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The Surprising Truth About Backyard Chickens

By Tom Seest

Are Backyard Chickens a Health Risk?

At BackyardChickenNews, we help people who want to raise backyard chickens by collating information and news blended with our own personal experiences.

Chickens are a popular backyard pet, but there’s a serious health risk associated with them: Salmonella. The Centers for Disease Control and Prevention reports that 15% of all cases of Salmonella from 1990-2014 were related to kissing, holding, or cuddling a chicken or a baby chick. In addition, 46% of cases involved keeping chickens inside the home or sleeping with them. As a result, it’s essential to follow best practices for keeping chickens in your backyard.

Are Backyard Chickens a Health Risk?

Are Backyard Chickens a Health Risk?

Are your beloved hens harboring harmful pathogens?

Although backyard chickens are an excellent way to get the fresh eggs you need, they do pose a risk of getting sick from salmonella. There are several ways to reduce your risk of catching the infection, including ensuring that your backyard poultry is sanitary and not exposed to other birds. According to the CDC, more than 200 people have contracted salmonella this year in 38 states, with two deaths. The number of cases is likely much higher, since many people get sick but recover without seeking medical attention or being tested.
Salmonella usually contracted from contaminated food or came into contact with infected droppings. The bacteria can be transferred to the mouth and infect the digestive system. Therefore, it is crucial to wash your hands often and change your clothes after handling chickens. In addition, it is important to buy chickens from reputable sources. Purchasing chickens certified by the National Poultry Improvement Plan (NPIP) is one way to ensure your poultry is free of Salmonella.
Backyard chickens can also be harmful to the health of young children. Young children are especially susceptible to illness from germs. They are not able to follow the proper precautions and will sometimes put things in their mouths without thinking. In order to reduce your risk of getting ill from backyard chickens, you should clean their nesting boxes regularly and discard dirty eggs. Also, don’t feed them moldy food or expired meat.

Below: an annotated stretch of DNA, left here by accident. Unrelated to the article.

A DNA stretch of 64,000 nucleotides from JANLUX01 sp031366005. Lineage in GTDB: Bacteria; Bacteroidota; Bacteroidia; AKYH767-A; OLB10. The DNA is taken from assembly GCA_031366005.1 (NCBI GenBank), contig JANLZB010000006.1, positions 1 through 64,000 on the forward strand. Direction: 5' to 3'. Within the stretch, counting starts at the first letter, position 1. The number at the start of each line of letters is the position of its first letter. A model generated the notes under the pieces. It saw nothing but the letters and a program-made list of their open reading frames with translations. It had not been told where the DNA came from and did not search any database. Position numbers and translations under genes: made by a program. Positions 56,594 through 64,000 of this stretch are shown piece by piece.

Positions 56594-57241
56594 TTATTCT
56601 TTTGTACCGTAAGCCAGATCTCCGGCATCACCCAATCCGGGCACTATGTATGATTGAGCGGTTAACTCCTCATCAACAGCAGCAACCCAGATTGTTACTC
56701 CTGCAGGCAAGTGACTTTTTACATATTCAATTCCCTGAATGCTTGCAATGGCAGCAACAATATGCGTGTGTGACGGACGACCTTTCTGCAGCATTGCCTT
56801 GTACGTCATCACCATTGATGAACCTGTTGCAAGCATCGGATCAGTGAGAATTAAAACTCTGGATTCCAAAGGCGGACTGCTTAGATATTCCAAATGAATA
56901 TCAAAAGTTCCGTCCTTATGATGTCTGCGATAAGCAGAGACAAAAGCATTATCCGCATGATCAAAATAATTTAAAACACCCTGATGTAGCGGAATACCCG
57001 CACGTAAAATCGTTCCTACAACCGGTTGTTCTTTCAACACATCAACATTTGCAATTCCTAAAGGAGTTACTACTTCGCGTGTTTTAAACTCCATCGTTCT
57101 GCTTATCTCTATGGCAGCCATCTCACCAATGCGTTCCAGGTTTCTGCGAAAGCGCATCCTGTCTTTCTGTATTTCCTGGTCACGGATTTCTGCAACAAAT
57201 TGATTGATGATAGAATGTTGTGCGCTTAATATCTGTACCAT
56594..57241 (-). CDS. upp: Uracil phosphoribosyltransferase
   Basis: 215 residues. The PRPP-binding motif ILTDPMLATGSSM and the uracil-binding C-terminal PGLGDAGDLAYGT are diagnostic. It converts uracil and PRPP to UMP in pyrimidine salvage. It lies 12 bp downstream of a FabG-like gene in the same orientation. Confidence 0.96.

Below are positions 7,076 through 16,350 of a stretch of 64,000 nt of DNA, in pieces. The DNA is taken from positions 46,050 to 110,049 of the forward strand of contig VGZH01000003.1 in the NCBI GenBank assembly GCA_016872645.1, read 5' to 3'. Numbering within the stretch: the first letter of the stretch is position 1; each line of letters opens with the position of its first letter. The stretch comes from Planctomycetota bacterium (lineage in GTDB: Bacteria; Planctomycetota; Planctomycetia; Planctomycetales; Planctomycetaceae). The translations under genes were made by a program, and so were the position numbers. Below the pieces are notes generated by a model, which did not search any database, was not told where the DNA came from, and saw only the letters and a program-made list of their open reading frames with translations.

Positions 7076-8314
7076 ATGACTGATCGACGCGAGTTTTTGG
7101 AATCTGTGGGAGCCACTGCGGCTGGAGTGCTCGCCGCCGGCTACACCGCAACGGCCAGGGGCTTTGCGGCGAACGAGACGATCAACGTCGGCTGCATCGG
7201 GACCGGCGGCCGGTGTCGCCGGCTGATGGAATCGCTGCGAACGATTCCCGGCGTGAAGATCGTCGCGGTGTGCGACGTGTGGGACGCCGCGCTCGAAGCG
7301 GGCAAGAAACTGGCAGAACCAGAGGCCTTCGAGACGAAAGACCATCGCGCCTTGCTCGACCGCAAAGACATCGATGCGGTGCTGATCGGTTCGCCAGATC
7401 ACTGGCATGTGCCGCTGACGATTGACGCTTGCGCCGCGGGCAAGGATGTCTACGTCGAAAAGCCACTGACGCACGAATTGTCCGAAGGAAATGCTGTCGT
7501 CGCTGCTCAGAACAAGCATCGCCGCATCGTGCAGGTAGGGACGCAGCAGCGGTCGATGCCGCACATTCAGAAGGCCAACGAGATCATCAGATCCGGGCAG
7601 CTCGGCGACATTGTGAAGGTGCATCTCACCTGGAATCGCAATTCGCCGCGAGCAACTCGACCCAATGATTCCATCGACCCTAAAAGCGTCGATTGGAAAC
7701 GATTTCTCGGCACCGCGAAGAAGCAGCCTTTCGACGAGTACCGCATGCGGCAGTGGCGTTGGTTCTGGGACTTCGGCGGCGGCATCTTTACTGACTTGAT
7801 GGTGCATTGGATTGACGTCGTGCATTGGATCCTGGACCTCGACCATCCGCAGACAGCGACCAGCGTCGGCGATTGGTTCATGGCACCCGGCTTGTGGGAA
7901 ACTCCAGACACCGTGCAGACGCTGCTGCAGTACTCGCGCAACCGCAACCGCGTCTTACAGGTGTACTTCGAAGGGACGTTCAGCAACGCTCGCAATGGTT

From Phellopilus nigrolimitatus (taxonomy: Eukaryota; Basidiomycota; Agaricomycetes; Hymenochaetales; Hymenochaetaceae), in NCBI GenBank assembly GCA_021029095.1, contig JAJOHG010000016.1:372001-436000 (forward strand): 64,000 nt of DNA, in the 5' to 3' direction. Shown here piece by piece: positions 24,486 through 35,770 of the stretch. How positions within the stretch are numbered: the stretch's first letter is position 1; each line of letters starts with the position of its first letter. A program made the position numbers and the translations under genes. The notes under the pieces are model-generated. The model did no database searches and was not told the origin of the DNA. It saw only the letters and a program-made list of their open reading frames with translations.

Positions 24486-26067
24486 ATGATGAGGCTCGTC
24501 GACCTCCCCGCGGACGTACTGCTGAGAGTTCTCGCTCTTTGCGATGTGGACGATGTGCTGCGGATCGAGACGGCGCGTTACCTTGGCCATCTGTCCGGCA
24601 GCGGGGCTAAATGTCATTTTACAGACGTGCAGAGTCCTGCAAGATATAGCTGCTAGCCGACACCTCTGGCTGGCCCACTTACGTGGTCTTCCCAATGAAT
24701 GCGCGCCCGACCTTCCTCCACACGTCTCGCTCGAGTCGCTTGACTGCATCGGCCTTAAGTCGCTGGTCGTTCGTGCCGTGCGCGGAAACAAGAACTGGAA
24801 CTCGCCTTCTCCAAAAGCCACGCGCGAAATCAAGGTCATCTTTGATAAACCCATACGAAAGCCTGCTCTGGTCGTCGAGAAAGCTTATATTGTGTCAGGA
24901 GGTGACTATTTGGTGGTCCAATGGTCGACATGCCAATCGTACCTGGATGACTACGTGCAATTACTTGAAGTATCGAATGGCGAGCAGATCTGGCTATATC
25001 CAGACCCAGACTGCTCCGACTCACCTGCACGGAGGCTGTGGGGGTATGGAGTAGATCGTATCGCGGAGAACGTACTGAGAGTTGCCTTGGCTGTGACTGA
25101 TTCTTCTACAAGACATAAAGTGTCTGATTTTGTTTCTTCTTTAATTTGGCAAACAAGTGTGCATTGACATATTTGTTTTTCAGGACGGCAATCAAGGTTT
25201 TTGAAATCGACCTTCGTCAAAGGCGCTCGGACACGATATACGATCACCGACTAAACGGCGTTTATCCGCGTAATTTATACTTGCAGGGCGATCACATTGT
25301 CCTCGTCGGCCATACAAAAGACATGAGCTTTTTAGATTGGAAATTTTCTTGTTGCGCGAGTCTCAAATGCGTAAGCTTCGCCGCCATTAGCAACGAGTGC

While many first-time poultry owners have no idea that their chickens carry germs, they should know that chickens do carry Salmonella. Many of these chickens will not show any symptoms of illness, but if they do, they will usually have watery diarrhea and a bluish comb.
Although backyard poultry are generally clean and hygienic, they can still carry the bacteria that can make you sick. When you handle your backyard poultry, be sure to wash your hands thoroughly with soap and water after handling them. Salmonella can be spread easily through contact. As long as your hands are clean, you should avoid getting sick from salmonella.
In order to prevent getting sick from salmonella from backyard chickens, you should avoid contact with the eggs of infected chickens. This can make you feel ill or even die. It is important to wash the eggs thoroughly after you collect them, and to wash them regularly to remove any traces of the bacteria. You should avoid touching their combs or feathers, as this can also introduce bacteria that can make you ill.
Infections with this bacteria are rare, but they can make you ill. The CDC reported that there were 212 cases of salmonella in 44 states in 2018. Although many people are affected, many recover without seeking medical attention.

Are your beloved hens harboring harmful pathogens?

Are your beloved hens harboring harmful pathogens?

Are Your Chickens Making You Sick?

Yersinia pseudotuberculosis is an organism that causes disease in birds. Infected birds produce bacterial toxins that can cause death. The disease is most often acquired through contact with animal wastes. Humans may acquire the disease by contact with contaminated birds or by eating their waste. In fact, a high percentage of birds are colonized by Yersinia spp.
Currently, the disease is rare in humans. Public health data from Russia show that Y. pseudotuberculosis has been reported since 1988. Infected individuals are more likely to be children than adults. In addition, certain strains of this pathogen are linked to FESLF, which is also known as Izumi fever in Japan.